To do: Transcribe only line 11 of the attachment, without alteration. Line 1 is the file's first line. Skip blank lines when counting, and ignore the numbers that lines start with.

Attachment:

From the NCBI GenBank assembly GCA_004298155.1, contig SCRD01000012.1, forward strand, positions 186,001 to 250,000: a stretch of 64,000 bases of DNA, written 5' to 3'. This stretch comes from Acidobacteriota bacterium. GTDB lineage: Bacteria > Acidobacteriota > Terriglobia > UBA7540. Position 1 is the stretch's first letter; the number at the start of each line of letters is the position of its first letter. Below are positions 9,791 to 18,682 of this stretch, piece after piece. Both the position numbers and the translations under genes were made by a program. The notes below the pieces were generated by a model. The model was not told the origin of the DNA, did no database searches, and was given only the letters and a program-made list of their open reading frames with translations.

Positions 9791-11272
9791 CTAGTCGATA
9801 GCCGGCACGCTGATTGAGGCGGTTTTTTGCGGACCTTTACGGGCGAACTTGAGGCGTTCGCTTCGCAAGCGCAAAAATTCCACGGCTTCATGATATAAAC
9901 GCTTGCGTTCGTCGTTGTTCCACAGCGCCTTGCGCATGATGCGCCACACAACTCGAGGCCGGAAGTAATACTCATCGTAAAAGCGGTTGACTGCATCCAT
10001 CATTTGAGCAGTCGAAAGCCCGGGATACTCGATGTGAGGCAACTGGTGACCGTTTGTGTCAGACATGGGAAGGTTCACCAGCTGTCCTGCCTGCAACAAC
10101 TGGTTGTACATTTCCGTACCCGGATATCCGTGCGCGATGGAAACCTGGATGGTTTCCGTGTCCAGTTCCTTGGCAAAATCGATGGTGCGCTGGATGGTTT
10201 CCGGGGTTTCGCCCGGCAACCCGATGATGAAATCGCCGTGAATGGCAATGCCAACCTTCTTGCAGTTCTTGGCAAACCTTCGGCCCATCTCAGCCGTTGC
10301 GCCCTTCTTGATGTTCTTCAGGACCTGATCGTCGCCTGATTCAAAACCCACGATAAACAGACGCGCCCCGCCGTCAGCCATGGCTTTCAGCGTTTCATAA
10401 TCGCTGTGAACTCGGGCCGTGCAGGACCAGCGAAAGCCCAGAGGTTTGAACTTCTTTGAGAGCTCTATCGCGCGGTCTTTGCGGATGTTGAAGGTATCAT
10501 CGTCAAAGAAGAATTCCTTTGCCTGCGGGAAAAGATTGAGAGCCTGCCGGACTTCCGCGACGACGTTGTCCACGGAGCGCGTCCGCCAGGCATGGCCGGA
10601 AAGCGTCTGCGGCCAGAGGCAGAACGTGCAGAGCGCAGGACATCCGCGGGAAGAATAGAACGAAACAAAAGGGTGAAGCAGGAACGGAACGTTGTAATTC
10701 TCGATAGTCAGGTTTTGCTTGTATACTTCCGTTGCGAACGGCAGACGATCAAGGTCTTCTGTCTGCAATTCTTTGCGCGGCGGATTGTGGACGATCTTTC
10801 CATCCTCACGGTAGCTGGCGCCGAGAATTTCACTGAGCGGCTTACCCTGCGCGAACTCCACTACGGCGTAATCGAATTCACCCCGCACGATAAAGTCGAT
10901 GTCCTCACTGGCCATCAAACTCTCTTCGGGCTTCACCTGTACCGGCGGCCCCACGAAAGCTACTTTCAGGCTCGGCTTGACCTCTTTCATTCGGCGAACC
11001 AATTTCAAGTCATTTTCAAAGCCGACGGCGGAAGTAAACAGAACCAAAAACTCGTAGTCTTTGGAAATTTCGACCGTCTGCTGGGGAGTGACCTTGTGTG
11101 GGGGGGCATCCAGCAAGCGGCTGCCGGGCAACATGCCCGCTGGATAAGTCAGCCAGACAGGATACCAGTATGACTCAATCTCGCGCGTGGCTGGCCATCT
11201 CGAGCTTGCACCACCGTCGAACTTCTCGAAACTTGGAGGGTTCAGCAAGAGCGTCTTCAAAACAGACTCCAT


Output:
10501 CGTCAAAGAAGAATTCCTTTGCCTGCGGGAAAAGATTGAGAGCCTGCCGGACTTCCGCGACGACGTTGTCCACGGAGCGCGTCCGCCAGGCATGGCCGGA